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EMBO Mol Med. 2011 Apr;3(4):222-34. doi: 10.1002/emmm.201000125. Epub 2011 Feb 16.

Disruption of the SapM locus in Mycobacterium bovis BCG improves its protective efficacy as a vaccine against M. tuberculosis.

Author information

1
Unit for Medical Biotechnology, Department for Molecular Biomedical Research, Ghent, Belgium. nele.festjens@dmbr.vib-ugent.be

Abstract

Mycobacterium bovis bacille Calmette-Guerin (BCG) provides only limited protection against pulmonary tuberculosis. We tested the hypothesis that BCG might have retained immunomodulatory properties from its pathogenic parent that limit its protective immunogenicity. Mutation of the molecules involved in immunomodulation might then improve its vaccine potential. We studied the vaccine potential of BCG mutants deficient in the secreted acid phosphatase, SapM, or in the capping of the immunomodulatory ManLAM cell wall component with α-1,2-oligomannoside. Both systemic and intratracheal challenge of mice with Mycobacterium tuberculosis following vaccination showed that the SapM mutant, compared to the parental BCG vaccine, provided better protection: it led to longer-term survival. Persistence of the SapM-mutated BCG in vivo resembled that of the parental BCG indicating that this mutation will likely not compromise the safety of the BCG vaccine. The SapM mutant BCG vaccine was more effective than the parental vaccine in inducing recruitment and activation of CD11c(+) MHC-II(int) CD40(int) dendritic cells (DCs) to the draining lymph nodes. Thus, SapM acts by inhibiting recruitment of DCs and their activation at the site of vaccination.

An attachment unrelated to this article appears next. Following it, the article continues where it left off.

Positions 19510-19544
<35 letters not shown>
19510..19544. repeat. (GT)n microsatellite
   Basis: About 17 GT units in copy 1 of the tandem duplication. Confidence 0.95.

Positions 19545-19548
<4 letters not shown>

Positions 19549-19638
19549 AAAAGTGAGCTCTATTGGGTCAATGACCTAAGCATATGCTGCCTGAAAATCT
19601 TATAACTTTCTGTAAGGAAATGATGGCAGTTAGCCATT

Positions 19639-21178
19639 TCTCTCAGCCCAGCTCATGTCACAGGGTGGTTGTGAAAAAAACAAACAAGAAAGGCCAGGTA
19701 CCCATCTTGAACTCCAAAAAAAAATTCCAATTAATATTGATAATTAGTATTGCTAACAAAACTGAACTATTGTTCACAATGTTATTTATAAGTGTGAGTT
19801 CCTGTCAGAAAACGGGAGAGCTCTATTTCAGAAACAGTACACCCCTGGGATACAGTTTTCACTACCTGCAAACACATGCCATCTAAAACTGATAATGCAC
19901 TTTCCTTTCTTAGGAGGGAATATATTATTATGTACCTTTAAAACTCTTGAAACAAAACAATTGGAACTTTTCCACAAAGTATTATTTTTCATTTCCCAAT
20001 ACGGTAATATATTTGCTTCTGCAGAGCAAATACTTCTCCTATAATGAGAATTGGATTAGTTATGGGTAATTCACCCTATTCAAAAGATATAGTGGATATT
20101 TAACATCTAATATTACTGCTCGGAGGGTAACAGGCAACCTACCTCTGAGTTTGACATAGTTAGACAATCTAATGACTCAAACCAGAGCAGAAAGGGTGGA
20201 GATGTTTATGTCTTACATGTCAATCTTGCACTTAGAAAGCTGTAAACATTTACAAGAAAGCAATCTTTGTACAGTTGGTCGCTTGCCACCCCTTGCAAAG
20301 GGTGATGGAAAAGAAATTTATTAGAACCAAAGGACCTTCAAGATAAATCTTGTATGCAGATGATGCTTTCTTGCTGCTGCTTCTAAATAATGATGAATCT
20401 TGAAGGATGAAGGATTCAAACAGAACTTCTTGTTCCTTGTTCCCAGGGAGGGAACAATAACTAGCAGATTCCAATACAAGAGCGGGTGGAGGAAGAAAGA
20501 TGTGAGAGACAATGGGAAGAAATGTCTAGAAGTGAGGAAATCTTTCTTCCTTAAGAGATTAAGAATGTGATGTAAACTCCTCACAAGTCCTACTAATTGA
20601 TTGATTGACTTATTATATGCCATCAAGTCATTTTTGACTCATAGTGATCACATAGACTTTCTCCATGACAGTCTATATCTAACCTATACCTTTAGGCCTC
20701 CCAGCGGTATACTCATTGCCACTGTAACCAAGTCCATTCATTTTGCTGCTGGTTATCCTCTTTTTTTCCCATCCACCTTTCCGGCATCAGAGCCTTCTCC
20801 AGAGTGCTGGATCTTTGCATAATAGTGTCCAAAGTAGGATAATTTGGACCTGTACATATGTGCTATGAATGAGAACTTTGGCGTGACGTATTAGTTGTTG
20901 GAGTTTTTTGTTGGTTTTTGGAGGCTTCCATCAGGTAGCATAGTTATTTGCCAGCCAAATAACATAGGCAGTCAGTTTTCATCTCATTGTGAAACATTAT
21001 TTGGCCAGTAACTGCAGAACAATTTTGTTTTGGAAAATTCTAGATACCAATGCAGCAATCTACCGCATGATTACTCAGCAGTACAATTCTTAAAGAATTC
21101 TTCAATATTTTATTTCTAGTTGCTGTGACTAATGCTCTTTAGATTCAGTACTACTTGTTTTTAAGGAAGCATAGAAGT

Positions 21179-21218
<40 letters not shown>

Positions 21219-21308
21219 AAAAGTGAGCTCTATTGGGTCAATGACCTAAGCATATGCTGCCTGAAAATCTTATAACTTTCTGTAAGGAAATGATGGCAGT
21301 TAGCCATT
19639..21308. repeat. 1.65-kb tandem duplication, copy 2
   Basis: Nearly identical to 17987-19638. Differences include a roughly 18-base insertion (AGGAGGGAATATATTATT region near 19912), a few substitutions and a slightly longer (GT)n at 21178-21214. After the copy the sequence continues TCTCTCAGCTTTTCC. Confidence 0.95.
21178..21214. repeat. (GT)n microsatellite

PMID:
21328541
PMCID:
PMC3377067
DOI:
10.1002/emmm.201000125
[Indexed for MEDLINE]
Free PMC Article

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